We’re often told of the hazards of being on a roof and fall protection, but some of the guidelines can seem a bit over-cautious. Unfortunately, that’s not the case. Most workers feel fit and healthy enough to not heed some fall protection advice. “I have good balance.” Or “I’m young a healthy, a fall won’t hurt me.” Both are quite far from the truth. Everyone has good balance until that one time they don’t, from a head rush, or a burst of wind, or a small slip on a screw or nail. And fall injury’s don’t work the same as others. While your health or youth might make recovery better, that’s only if you survive the fall. A fall of just 6 feet has the ability to cause a fatal head injury. Even that statement seems outlandish, how could a fall from that short of distance hurt anyone, let alone kill someone? It’s just that are bodies are not designed to take impacts from falls, we don’t have any shock absorption in our head or necks, making even small falls potentially deadly.
Routes of travel that take you past skylights or near the edge of the roof have now exposed you to fall hazards. This is not an empty warning.
Skylight Openings are Dangerous on Job Sites
Recently a 39-year-old worker fell to his death on a job site through a skylight opening. The contractor was cited, as the death was considered preventable. Don’t put your workers at risk. Make sure they take safety serious and take the necessary precautions.
Skylights are Even More Dangerous
Not only are skylight openings dangerous on job sites, skylights themselves are even more dangerous. Many assume the glazing is structurally sound, and can support their weight if a fall or slip were to happen. This is rarely the case. Most glazing is designed only for impact resistance from small hail. The fall of an average human is way more than the skylight can support. Don’t fall into the trap of thinking that because the opening is covered, it is safe. Take precautions and stay healthy and alive!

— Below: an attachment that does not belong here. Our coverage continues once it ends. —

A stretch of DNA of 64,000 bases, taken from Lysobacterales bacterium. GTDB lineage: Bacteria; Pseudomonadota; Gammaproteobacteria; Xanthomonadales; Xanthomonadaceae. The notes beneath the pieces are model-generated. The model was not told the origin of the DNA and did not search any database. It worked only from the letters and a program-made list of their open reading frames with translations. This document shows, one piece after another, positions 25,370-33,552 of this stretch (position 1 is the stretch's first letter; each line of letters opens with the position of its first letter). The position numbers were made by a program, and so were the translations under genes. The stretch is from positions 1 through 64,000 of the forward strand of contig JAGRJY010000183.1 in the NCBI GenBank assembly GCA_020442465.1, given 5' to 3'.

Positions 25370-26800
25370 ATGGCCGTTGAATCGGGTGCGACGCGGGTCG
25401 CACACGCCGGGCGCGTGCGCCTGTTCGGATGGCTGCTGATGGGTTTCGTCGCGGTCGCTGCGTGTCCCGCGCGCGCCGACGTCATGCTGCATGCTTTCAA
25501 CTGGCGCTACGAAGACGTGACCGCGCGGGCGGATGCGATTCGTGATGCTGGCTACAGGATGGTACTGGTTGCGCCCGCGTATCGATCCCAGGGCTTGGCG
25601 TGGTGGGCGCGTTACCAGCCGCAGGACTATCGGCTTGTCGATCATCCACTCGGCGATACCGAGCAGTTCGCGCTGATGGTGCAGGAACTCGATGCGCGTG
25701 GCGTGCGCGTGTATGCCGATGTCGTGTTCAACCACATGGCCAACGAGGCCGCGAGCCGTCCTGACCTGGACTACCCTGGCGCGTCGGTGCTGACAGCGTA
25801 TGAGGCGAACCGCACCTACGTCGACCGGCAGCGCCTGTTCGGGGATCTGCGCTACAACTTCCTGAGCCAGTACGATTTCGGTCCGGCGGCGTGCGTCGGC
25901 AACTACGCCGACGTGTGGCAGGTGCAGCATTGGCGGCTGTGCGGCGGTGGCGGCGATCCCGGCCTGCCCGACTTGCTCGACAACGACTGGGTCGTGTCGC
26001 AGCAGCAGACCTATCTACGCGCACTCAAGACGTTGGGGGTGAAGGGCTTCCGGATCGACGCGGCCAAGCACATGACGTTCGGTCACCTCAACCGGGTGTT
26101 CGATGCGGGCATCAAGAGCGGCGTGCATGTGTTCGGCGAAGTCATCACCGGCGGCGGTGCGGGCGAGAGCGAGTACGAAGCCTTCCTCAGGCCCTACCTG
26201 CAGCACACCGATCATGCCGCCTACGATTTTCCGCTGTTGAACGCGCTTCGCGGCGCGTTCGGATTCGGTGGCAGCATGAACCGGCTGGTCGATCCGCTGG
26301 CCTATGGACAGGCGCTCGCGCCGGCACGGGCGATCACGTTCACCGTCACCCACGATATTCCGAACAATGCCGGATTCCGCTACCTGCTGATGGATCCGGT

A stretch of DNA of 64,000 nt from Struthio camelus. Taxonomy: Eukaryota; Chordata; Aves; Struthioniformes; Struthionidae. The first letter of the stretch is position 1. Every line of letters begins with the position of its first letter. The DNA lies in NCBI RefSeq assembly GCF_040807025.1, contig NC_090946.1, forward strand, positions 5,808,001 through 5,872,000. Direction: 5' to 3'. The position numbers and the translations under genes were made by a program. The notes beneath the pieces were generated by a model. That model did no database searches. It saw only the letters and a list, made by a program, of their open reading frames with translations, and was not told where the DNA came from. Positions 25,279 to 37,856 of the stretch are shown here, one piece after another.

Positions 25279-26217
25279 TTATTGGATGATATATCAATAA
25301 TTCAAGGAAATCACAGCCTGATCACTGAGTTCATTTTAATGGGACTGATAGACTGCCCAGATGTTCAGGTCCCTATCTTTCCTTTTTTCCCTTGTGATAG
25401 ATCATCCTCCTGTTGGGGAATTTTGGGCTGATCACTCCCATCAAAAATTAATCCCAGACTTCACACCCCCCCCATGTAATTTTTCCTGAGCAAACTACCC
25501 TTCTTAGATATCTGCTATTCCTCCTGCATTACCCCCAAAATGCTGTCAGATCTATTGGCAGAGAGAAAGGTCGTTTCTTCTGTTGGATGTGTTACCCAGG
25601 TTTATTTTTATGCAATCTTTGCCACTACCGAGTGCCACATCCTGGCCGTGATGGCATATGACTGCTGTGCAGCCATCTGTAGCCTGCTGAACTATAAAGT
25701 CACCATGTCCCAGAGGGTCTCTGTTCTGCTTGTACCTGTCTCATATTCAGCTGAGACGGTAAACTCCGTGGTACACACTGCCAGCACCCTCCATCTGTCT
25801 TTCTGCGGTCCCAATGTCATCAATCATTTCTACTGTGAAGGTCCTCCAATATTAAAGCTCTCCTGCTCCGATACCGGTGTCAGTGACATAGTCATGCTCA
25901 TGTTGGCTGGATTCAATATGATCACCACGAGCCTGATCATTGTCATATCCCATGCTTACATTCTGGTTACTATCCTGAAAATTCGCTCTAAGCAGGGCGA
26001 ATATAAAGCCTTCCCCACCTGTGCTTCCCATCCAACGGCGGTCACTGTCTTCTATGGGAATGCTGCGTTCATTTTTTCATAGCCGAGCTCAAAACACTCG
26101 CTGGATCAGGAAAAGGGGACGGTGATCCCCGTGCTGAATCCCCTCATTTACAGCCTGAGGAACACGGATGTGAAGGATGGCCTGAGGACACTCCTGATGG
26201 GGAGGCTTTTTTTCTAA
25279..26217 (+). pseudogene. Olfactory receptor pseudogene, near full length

Earn LEED Bronze, Silver, Gold or Platinum
Today, conserving energy is more important than ever, both to help reduce the environmental impact and to help save the building owner money on operations.
LEED and Daylighting
Daylighting is one of the easiest ways to get LEED points for your project. Most of the points come from the Optimize Energy Performance Credit category. Heating and cooling are a large cost of daily operations and daylighting can play an integral role in optimizing energy performance. With ample and well placed natural lighting, using skylights or wall lights, you can reduce the need for artifical lighting drastically. With the proper type of daylighting, making sure it is well insulated and highly efficient, you can save money on having to heat or cool your building from solar heat gain or heat loss.
LEED in Daylighting Design
When designing a building, the LEED EQ Credit 8.1 for Daylighting and Views can be determined using software. A CG 3D model of the building is built, input and run through a daylighting simulation to ensure that the building meets LEED version 4 standards. This is currently set to a minimum requirement of 75% of the occupied area falling within the 25-500 foot-candle range during typical working hours.
To achieve the maximum LEED credits the architect must consider the daylighting requirements very early in their process. Skylight Specialists works to aid all architects in this process, we can provide information, experiential suggestions, and even run the daylighting study for the architect.